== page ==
SINGAPORE — At least two other people have lodged police reports against the same woman who allegedly cheated actor Edmund Chen of S$11,000.
One man, a general manager at an investment holding company that manages the wholesale and retail distribution of footwear and lifestyle products in Singapore, Malaysia, and Indonesia, claimed he was scammed of $50,000, and had lodged a report in 2015.
In 2014, the man, who wanted to be known as Mr Santoso, started an artiste and event management company called Phios with the woman.
Speaking to TODAY following a press conference organised by Chen on Tuesday (April 18), Santoso said the woman was “mismanaging funds”.
According to Santoso, 27, he invested an initial sum of S$40,000 with the company. The money was meant to be for organising a concert, which never materialised. The woman handled payments to vendors engaged by the company. Santoso handed her S$10,000 to deposit into the company’s bank account for payment to vendors. However, he claimed, the vendors did not receive their payments. After consulting lawyers, he filed a police report in 2015.
Also present at Chen’s press conference was another alleged victim, who gave his name as Mr Kee.
Kee, who runs a manufacturing business, claimed he was cheated of S$30,000 by the same woman and he, too, filed a police report in March this year.
The woman was a personal friend of Kee’s, and in 2015, she had convinced him to invest in a project for an artiste management company she had set up. The project never happened, claimed Mr Kee, and the woman promised to pay him back the full sum of his investment.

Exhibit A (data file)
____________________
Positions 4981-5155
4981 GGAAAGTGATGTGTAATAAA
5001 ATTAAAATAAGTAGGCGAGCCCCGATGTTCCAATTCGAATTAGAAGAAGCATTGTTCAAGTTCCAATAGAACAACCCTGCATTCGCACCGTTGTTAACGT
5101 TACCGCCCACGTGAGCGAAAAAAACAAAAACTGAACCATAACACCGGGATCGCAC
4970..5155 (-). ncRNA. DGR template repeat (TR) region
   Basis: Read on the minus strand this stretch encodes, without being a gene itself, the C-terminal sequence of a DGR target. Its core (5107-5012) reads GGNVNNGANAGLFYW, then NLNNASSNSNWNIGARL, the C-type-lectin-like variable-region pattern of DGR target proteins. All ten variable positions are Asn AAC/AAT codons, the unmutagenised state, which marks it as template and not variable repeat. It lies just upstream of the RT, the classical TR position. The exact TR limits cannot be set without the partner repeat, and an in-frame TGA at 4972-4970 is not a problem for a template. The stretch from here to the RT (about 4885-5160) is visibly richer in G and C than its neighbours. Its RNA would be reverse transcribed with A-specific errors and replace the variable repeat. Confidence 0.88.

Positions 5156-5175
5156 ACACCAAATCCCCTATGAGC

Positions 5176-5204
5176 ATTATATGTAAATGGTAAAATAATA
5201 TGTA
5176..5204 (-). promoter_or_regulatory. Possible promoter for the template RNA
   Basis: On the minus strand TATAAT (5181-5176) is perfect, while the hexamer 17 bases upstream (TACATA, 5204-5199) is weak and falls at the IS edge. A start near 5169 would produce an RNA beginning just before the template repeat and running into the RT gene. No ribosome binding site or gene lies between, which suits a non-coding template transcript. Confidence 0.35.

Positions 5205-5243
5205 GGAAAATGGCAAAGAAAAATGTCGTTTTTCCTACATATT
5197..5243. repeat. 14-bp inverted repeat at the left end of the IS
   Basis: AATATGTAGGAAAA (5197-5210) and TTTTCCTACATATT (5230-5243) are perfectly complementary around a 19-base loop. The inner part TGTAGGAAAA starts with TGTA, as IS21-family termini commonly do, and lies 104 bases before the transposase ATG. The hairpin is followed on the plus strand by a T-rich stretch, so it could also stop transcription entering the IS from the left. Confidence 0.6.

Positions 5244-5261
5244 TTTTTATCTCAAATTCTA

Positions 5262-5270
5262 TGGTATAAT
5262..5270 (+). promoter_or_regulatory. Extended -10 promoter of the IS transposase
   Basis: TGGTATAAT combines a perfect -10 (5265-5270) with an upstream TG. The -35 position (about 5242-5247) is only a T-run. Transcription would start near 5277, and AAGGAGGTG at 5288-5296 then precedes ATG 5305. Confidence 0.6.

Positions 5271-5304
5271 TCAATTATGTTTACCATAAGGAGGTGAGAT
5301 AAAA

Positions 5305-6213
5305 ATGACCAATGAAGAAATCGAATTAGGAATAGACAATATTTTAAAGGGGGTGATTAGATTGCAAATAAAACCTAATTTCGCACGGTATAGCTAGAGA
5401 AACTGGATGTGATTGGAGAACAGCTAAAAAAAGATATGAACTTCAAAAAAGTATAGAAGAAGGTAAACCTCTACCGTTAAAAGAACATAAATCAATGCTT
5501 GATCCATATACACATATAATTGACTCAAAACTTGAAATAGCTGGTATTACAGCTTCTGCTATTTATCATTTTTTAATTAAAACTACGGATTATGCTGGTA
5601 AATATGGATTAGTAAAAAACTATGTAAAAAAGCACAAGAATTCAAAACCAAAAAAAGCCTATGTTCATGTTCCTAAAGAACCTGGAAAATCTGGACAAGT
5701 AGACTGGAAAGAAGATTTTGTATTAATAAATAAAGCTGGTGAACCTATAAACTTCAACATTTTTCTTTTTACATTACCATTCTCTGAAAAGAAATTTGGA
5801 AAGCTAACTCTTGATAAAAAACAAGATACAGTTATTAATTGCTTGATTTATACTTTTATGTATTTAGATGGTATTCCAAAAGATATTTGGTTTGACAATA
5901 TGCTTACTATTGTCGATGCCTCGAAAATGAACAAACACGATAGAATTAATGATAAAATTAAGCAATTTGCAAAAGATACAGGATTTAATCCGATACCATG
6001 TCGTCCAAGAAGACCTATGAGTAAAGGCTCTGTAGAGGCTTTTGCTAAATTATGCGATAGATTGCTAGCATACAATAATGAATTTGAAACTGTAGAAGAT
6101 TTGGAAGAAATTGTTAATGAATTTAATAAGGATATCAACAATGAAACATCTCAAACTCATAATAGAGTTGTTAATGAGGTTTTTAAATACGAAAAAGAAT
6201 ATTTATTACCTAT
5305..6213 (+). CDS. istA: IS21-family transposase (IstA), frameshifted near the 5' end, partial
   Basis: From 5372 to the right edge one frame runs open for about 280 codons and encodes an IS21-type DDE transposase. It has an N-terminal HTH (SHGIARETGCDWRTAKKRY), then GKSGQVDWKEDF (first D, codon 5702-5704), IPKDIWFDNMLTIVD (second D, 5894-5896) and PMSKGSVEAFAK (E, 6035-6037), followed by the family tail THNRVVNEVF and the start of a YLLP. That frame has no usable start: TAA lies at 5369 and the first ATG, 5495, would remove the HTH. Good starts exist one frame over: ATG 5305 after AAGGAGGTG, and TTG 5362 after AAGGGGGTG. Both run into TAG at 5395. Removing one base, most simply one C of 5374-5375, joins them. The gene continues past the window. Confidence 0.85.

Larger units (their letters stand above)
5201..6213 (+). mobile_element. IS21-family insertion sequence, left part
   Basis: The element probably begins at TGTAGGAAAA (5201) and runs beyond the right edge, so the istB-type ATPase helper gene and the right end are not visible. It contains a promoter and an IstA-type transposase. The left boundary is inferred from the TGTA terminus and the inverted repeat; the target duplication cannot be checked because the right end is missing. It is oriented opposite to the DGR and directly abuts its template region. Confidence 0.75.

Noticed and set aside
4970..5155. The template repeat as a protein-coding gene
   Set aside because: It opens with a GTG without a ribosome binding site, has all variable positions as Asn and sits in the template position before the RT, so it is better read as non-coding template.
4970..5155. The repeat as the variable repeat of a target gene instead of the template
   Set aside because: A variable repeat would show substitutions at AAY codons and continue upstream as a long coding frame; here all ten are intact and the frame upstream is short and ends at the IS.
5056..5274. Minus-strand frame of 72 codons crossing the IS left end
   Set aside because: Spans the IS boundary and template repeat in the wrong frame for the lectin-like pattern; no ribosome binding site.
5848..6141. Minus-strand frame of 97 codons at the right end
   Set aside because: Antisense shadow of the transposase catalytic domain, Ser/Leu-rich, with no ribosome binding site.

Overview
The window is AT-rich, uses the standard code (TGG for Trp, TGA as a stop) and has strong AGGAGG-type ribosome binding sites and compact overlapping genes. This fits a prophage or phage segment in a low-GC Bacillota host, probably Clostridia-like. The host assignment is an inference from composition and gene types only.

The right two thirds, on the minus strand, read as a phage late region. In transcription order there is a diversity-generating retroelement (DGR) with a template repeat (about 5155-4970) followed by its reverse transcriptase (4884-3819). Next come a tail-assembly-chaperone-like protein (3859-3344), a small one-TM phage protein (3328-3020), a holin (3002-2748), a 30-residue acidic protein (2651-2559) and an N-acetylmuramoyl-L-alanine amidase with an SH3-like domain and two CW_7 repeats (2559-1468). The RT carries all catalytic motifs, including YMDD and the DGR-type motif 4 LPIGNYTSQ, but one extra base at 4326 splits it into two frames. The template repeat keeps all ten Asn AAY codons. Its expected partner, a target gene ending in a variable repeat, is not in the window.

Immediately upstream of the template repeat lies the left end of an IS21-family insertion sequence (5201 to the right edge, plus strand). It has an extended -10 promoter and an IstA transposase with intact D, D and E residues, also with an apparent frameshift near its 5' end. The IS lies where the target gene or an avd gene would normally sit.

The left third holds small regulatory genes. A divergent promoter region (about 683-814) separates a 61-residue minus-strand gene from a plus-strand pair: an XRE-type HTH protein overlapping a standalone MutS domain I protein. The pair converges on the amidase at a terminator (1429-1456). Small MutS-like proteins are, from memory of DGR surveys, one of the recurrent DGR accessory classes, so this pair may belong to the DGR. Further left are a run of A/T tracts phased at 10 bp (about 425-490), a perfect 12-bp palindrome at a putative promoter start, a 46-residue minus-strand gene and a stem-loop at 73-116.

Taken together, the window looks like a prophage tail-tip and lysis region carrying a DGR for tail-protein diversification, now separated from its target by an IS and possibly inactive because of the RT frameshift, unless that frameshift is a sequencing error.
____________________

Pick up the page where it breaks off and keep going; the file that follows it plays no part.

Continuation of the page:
But last year, she stopped responding to his phone calls, messages and emails. He then decided to file a police report against her in an attempt to get his money back.
Police confirmed that the reports against the woman were lodged. TODAY understands that several other police reports have also been lodged against this woman.
Chen shared his story on Facebook on April 10, but it was not until April 14 that he decided to lodge a police report. “I did not intend to file a report initially,” he said. But his Facebook followers encouraged him to do so. Also, some were sceptical about the validity of his claims, which compelled him into action, he said.
“I was surprised that so many other people came forward to share their stories of being cheated by the same person,” he said.
Chen claims that the woman, aged 30, had got close to Chen and his family, including his wife, Xiang Yun, and his daughter, 17-year-old Yi Xin.
Sensing that she had financial problems, Chen claims that he gave her red packets amounting to some S$11,000. The woman then allegedly began to work unofficially for him to pay off the debt, said Chen. He claimed that she began to represent him in public relations matters having to do with his Little Red Dot book. Eventually, she supposedly took over his Facebook account, and began to agree to him appearing at events, without his prior consent.
Chen eventually asked her to stop representing him, he said. But according to Chen, she continued to solicit business on his behalf.
In a Lianhe Wanbao report on April 12, the woman, who went by the name of Miss H, denied Chen’s claims.
“She has openly accused me of lying,” said Chen. “I want to clear my name.”
“I hope I can prevent this from happening to another victim.”